Israeli Prime Minister Benjamin Netanyahu called for immediate and "crippling" sanctions against Iran on Tuesday, as it began making higher-grade nuclear fuel in defiance of international censure.
"Iran is racing forward to produce nuclear weapons. ... I believe that what is required right now is tough action by the international community," Netanyahu told European diplomats.
"This means not moderate sanctions, or watered-down sanctions. This means crippling sanctions and these sanctions must be applied right now," he said in a short message to underscore Israel's concern over the latest developments.
Netanyahu's language implied Israel would not be content with so-called "targeted sanctions" which Western diplomats have predicted could be pursued against the Iranian Revolutionary Guards and other assets of the Tehran leadership.
Despite Iranian denials, Western powers fear Iran is enriching uranium with a view to producing bombs.
"In the last two days the brutal regime in Tehran has made more outrageous statements including the implicit call for the extermination of my country," Netanyahu told the EU ambassadors.
He did not repeat veiled threats Israel has made in the past to attack Iran's nuclear facilities in a pre-emptive strike.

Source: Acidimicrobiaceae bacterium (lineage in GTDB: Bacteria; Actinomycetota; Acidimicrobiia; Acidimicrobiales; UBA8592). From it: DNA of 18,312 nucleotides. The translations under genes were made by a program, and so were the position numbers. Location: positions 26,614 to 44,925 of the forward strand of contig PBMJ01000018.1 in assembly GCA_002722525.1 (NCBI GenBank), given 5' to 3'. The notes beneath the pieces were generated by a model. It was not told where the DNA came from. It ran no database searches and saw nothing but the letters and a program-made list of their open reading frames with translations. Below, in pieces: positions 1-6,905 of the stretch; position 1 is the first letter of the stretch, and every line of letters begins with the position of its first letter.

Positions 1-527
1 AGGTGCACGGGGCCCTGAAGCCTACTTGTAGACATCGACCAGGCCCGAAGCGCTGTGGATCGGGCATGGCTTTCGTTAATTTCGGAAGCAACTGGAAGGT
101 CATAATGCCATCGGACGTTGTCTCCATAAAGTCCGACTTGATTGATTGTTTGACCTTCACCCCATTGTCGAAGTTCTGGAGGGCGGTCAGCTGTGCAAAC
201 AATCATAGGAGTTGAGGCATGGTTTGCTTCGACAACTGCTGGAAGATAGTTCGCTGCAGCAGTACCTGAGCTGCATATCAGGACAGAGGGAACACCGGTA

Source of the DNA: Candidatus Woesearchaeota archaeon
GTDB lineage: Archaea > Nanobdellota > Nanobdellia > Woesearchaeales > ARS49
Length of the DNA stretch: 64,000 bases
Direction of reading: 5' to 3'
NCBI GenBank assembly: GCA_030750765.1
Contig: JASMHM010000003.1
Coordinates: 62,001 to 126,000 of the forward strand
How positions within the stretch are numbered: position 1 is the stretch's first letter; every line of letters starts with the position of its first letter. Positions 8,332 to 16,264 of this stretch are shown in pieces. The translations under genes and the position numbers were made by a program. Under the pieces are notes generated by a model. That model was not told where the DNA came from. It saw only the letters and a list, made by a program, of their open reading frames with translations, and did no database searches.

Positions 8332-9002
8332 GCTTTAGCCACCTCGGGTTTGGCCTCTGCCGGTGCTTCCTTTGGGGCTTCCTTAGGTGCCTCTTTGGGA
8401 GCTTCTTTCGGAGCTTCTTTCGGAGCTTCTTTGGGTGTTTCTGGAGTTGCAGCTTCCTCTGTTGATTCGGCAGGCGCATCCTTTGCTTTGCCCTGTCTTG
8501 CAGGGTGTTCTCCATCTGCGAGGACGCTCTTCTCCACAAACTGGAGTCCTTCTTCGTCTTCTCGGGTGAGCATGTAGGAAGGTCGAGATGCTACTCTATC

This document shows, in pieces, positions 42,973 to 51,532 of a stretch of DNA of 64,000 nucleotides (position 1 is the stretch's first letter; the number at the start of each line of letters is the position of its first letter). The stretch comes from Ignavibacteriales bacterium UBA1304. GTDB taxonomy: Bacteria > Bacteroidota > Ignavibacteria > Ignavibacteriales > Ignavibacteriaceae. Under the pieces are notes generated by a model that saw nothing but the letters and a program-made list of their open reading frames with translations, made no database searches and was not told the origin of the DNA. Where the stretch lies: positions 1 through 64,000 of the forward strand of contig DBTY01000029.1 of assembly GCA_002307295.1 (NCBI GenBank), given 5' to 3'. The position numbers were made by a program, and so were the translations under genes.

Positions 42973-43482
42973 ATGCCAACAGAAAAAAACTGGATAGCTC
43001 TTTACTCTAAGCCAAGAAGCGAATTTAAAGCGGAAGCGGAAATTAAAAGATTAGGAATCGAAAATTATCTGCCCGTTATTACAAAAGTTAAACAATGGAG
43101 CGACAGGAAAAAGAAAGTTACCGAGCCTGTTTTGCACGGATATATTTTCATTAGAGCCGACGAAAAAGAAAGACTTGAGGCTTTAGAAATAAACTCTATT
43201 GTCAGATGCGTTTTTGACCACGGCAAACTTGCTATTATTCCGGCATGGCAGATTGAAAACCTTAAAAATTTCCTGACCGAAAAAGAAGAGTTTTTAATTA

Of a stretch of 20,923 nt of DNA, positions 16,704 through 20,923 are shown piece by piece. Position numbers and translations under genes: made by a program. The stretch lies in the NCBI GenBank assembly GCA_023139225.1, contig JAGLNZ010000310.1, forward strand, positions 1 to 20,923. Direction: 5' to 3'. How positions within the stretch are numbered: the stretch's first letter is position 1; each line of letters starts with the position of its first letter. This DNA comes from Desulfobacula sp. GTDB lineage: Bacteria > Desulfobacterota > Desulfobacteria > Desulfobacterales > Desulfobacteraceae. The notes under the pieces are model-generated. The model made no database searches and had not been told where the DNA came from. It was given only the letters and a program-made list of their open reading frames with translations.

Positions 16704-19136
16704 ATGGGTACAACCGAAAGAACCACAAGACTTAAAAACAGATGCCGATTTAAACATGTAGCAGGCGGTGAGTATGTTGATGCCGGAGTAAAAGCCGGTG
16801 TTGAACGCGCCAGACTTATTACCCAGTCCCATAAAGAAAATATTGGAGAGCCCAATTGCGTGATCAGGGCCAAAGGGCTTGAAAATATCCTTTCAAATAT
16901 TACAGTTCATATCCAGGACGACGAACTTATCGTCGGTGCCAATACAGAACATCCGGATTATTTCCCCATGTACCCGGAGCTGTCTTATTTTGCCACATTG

Israel is assumed to have the region's sole atomic arsenal.
"MORE THAN WORDS"
Iranian state television on Tuesday quoted Iran's nuclear energy chief, Ali Akbar Salehi, as saying uranium enrichment to the higher 20 percent level had started in the Natanz facility under the supervision of the International Atomic Energy Agency.
This followed a failure to agree terms for a proposed nuclear swap with major powers, under which Iran would send most of its low-enriched uranium abroad in return for such fuel.
Iran currently enriches uranium to a level of 3.5 percent while 80 percent or more is needed for a nuclear bomb.
The Pentagon has said the United States wants the U.N. Security Council to approve a resolution "within weeks, not months," laying the ground for new sanctions against Iran over its nuclear program. They would be the fourth set of sanctions.
Spain's ambassador to Israel, Alvaro Iranzo, said the EU condemned Tehran's Holocaust denials and calls for the destruction of the Jewish state. The 27-nation bloc wanted assurance that Iran's atomic ambitions were peaceful, he said.
"I think what is required is a lot more than words," Netanyahu told the gathering of envoys.
He said Iran was acting "in brazen defiance of the international community, and the international community must decide if it is serious about neutralizing this threat to Israel, the region and the entire world."